‘The Gernsback Continuum’ by William Gibson
But this story led the way. It was a cooly accurate perception of the wrongheaded elements of the past – and a clarion call for a new SF estethtic of the Eighties.
That from the Sterling’s brief introduction to ‘The Gernsback Continuum’ which also notes that it is Gibson’s first professional publication. This is surprising not just for its immediate quality and Gibson’s already distinctive sensibility but because it much more closely resembles his current work, rather than what I think of when I think of his early cyberpunk period. It is set in the present (which is to say the Eighties), can be read as entirely mimetic and features none of the trappings we would usually associate with cyberpunk. Gibson may have become stylistically more oblique but the protagonist of this story wouldn’t seem out of place in Pattern Recognition:
I’d gone over to shoot a series of shoe ads; California girls with tanned legs and frisky Day-Glo jogging shoes had capered for me down the escalators of St. John’s Wood and across the platforms of Tooting Bec.
The photographer is commissioned to gather images for a coffee table book of “American Streamlined Moderne”, real world examples of the sort of architecture Paul R Frank drew for Hugo Gernsback. Gradually this never was world of fluted chrome and aluminium starts to impinge on his reality.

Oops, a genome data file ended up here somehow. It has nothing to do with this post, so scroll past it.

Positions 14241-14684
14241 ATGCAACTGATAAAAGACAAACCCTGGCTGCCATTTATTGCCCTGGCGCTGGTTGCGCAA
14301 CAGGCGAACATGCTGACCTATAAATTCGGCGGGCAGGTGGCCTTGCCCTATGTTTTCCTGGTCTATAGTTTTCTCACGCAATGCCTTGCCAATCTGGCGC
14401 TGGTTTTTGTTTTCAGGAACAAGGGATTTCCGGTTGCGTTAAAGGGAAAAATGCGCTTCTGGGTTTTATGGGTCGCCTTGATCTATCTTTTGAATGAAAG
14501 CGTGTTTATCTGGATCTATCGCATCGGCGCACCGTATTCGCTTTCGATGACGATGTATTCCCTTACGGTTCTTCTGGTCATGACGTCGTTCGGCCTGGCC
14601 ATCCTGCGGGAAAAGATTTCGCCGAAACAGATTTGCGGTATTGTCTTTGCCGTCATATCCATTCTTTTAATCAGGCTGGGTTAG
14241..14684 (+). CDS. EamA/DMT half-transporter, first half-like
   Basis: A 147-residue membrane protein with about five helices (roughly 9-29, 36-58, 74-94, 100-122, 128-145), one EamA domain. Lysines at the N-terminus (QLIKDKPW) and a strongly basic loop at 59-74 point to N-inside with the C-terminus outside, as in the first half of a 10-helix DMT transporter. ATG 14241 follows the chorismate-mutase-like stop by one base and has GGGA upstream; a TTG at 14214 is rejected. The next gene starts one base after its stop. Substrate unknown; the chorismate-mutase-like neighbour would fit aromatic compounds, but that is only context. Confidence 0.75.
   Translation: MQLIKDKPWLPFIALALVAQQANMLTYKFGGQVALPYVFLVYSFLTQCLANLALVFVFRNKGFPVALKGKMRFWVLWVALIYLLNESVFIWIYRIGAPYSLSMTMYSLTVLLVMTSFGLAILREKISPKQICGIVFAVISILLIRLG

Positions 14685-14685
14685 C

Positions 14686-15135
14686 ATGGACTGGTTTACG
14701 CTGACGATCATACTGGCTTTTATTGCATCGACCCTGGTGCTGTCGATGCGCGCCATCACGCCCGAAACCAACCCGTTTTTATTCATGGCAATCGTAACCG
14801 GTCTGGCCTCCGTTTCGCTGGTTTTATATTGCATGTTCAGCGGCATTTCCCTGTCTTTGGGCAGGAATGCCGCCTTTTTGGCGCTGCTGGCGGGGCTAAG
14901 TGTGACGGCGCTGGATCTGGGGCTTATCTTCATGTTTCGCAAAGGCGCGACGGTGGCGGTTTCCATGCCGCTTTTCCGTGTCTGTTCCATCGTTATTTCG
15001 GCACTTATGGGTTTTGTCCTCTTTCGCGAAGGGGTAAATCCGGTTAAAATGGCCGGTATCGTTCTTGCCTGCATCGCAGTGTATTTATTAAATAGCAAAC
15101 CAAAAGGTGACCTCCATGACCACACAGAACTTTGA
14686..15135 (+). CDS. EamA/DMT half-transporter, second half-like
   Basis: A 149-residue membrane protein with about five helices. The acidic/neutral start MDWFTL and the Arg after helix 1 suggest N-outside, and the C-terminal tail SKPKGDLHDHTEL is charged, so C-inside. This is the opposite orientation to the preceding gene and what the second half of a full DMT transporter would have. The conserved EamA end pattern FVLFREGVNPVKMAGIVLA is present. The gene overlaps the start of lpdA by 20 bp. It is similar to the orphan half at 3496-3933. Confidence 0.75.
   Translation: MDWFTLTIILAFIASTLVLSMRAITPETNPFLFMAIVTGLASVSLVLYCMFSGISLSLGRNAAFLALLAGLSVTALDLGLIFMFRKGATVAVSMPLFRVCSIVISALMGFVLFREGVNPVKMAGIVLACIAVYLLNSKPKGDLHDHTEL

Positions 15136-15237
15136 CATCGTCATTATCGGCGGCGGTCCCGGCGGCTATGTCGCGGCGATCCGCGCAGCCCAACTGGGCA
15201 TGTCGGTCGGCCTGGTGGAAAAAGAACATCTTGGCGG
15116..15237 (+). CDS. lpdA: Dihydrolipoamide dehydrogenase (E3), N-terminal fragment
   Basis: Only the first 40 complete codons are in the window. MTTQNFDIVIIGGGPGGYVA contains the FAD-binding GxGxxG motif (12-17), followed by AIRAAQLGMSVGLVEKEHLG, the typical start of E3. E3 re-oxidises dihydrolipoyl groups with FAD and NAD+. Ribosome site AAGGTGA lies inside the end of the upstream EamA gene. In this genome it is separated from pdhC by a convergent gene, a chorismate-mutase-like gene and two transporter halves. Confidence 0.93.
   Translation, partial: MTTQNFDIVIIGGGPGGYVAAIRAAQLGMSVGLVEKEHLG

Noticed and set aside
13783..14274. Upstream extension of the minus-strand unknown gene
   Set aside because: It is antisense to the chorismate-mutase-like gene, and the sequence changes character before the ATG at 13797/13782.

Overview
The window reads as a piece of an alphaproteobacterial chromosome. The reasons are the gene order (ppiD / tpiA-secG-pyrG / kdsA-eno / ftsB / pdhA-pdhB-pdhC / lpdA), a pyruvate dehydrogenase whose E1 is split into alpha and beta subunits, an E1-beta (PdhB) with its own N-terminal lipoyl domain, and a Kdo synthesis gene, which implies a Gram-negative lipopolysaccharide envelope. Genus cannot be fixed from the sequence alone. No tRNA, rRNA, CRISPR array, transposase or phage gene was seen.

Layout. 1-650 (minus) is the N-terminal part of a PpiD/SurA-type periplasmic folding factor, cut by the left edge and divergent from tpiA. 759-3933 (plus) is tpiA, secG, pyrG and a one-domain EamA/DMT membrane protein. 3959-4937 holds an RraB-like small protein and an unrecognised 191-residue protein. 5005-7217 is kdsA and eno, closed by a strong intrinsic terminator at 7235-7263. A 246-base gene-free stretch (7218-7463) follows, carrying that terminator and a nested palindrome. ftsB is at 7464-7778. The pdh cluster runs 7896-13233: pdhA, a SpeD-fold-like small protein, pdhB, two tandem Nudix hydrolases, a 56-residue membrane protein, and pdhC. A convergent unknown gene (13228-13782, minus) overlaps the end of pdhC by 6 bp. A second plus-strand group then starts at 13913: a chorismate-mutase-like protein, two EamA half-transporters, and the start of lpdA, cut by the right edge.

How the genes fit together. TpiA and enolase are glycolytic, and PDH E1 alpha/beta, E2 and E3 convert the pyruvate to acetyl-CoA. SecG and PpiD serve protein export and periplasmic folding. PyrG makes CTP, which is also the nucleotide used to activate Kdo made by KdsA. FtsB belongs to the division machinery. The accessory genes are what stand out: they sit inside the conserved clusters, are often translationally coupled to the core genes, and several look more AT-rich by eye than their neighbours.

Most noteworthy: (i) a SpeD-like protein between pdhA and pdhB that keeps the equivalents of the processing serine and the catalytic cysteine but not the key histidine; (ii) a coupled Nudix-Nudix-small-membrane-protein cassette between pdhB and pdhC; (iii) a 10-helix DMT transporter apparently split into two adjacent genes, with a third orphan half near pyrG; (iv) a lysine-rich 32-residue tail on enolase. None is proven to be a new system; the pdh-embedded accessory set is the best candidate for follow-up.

In terms of linking the story to anything Sterling identifies in his preface, that internationality is there from the beginning but otherwise it is hard to spot the nascent germ of cyberpunk. Rather this seems like an instinctively Ballardian story, albeit seen through the lens of a fresh generation. It is all there: architecture, 20th Century American history, invisible literature, commodity fetishism, alienation. As I said though, Gibson’s own sensibility shines through. To start with, he is a rather more open writer (although this has changed as his career has progress); a Ballard protagonist would never come out and refer to “my little bundle of condensed catastrophe”. There is more to it than that though. A line like “really bad media can exorcise your semiotic ghosts” makes you sit up and take notice. It is distinctly Ballardian but already distinctly Gibsonian. Really quite wonderful.